Higher global temperatures and increased levels of disturbance are contributing to greater tree mortality in many forest ecosystems. These same drivers can also limit forest regeneration, leading to vegetation type conversion. For the Sierra Nevada of California, little is known about how type conversion may affect streamflow, a critical source of water supply for urban, agriculture and environmental purposes. In this paper, we examined the effects of tree-to-shrub type conversion, in combination with climate change, on streamflow in two lower montane forest watersheds in the Sierra Nevada. A spatially distributed ecohydrologic model was used to simulate changes in streamflow, evaporation, and transpiration following type conversion, with an explicit focus on the role of vegetation size and aspect. Model results indicated that streamflow may show negligible change or small decreases following type conversion when the difference between tree and shrub leaf areas is small, partly due to the higher stomatal conductivity and the deep rooting depth of shrubs. In contrast, streamflow may increase when post-conversion shrubs have a small leaf area relative to trees. Model estimates also suggested that vegetation change could have a greater impact on streamflow magnitude than the direct hydrologic impacts of increased temperatures. Temperature increases, however, may have a greater impact on streamflow timing. Tree-to-shrub type conversion increased streamflow only marginally during dry years (annual precipitation < 800 mm), with most streamflow change observed during wetter years. These modeling results underscore the importance of accounting for changes in vegetation communities to accurately characterize future hydrologic regimes for the Sierra Nevada.
Citation: Bart RR, Tague CL, Moritz MA (2016) Effect of Tree-to-Shrub Type Conversion in Lower Montane Forests of the Sierra Nevada (USA) on Streamflow. PLoS ONE 11(8): e0161805. https://doi.org/10.1371/journal.pone.0161805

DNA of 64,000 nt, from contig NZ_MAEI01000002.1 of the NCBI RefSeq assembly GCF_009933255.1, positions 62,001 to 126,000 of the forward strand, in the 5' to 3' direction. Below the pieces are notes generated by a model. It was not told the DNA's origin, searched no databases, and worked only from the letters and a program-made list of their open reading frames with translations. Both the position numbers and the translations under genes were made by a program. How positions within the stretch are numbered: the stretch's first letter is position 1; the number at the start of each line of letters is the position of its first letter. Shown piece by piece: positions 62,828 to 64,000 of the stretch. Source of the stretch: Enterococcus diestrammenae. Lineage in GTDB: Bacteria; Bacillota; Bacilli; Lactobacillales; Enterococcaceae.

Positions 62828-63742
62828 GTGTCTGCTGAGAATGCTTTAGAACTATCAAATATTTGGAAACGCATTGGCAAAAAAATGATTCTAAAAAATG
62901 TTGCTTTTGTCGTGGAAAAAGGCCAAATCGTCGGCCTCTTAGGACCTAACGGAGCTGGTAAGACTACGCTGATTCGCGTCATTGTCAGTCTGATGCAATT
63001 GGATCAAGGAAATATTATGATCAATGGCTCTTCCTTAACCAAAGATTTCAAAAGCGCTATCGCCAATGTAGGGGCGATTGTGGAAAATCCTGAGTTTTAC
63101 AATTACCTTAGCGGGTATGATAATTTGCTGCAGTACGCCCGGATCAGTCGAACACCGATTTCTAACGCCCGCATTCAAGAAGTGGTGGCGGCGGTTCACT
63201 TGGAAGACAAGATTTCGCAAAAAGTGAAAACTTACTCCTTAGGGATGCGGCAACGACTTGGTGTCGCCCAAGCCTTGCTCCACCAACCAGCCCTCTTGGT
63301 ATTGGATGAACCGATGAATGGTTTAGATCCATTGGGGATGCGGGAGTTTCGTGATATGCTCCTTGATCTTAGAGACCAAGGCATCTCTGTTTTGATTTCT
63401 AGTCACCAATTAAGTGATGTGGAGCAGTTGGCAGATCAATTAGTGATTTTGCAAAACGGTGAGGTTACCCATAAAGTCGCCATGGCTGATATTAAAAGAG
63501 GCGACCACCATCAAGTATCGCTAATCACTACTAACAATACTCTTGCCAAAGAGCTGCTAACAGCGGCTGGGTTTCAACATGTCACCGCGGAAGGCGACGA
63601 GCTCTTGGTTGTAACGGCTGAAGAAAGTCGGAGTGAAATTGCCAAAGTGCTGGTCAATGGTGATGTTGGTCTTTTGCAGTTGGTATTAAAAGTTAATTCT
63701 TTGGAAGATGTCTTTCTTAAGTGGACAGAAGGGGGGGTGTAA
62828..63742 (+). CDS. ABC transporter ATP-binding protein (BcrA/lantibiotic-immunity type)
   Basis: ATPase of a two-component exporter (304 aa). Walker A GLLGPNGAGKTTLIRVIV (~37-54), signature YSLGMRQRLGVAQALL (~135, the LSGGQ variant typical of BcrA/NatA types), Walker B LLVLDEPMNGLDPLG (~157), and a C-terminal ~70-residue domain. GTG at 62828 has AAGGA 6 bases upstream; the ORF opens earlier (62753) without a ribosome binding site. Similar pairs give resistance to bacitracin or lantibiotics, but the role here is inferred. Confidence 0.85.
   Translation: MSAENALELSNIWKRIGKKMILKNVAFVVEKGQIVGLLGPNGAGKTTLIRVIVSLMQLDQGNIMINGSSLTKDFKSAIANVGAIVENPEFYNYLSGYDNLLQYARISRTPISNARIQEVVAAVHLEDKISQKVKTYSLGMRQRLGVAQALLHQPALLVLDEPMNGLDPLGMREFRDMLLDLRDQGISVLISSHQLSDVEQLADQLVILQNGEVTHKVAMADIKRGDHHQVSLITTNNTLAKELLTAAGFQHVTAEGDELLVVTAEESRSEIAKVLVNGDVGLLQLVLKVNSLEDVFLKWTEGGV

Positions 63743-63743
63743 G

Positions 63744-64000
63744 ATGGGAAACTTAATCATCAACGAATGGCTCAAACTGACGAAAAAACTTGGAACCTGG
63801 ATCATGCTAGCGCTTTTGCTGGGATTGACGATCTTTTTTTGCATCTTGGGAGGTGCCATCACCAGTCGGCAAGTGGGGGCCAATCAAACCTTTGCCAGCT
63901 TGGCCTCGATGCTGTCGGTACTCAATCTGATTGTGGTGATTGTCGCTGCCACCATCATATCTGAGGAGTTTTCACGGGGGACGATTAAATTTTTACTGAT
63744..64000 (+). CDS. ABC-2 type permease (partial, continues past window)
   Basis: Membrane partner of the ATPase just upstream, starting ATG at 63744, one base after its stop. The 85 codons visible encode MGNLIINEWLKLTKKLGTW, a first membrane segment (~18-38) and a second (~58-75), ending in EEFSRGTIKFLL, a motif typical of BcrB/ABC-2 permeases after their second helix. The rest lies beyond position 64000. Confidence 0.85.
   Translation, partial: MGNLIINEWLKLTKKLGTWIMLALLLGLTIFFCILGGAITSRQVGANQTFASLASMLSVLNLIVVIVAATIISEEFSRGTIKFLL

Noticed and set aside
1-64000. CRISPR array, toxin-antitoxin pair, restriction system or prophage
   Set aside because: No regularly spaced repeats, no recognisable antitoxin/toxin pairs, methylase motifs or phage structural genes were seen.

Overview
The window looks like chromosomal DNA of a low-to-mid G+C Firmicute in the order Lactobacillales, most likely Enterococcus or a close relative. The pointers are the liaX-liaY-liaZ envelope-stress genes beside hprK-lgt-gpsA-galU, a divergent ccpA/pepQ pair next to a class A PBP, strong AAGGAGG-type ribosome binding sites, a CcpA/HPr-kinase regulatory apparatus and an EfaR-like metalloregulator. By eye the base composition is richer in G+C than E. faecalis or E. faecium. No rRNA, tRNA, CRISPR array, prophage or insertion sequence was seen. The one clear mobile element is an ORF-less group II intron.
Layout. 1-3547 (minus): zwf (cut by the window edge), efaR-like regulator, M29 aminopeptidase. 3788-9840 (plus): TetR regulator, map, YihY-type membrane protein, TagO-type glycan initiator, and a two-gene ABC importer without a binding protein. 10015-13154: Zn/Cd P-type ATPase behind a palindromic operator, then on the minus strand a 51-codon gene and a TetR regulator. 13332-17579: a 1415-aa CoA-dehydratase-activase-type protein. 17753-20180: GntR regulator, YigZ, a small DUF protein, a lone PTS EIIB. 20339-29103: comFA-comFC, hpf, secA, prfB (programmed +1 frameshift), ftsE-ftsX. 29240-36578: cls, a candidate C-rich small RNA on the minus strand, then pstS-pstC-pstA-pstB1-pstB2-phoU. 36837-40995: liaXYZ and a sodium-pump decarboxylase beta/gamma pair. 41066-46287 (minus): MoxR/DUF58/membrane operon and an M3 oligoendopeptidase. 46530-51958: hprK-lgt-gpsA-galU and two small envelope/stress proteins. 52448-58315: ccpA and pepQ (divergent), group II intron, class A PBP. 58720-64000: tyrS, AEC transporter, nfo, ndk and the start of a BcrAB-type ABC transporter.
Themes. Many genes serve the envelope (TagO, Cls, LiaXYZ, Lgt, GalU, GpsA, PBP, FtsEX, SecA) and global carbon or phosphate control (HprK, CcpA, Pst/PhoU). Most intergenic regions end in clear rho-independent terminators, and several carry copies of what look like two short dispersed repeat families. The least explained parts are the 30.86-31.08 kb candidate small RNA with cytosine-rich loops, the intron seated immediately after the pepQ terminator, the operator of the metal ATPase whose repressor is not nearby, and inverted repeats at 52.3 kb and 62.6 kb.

Editor: Julia A. Jones, Oregon State University, UNITED STATES
Received: December 9, 2015; Accepted: August 14, 2016; Published: August 30, 2016
Copyright: © 2016 Bart et al. This is an open access article distributed under the terms of the Creative Commons Attribution License, which permits unrestricted use, distribution, and reproduction in any medium, provided the original author and source are credited.
Data Availability: Data and model parameter files are available from: https://dx.doi.org/10.6084/m9.figshare.1619909.v1.
Funding: This research was funded by the California Energy Commission (500-10-045) and the National Science Foundation through the Southern Sierra Critical Zone Observatory (EAR-0725097). This work is a contribution of the Western Mountain Initiative. The funders had no role in study design, data collection and analysis, decision to publish, or preparation of the manuscript.
Competing interests: The authors have declared that no competing interests exist.
Forest ecosystems in the western U.S. and throughout the world are in a state of transition [1,2]. Rising temperatures associated with climate change are increasing atmospheric water demands on vegetation , increasing the severity of droughts , and altering the timing of water availability through decreases in mountain snowpack [5,6]. At the same time, wildfires in many areas are becoming more frequent and more widespread [7,8], while bark beetles are exploiting warmer temperatures to increase rates of tree invasion . These processes are testing the resilience of many forest ecosystems, and higher rates of tree mortality are being observed in many western U.S. forests [10–12].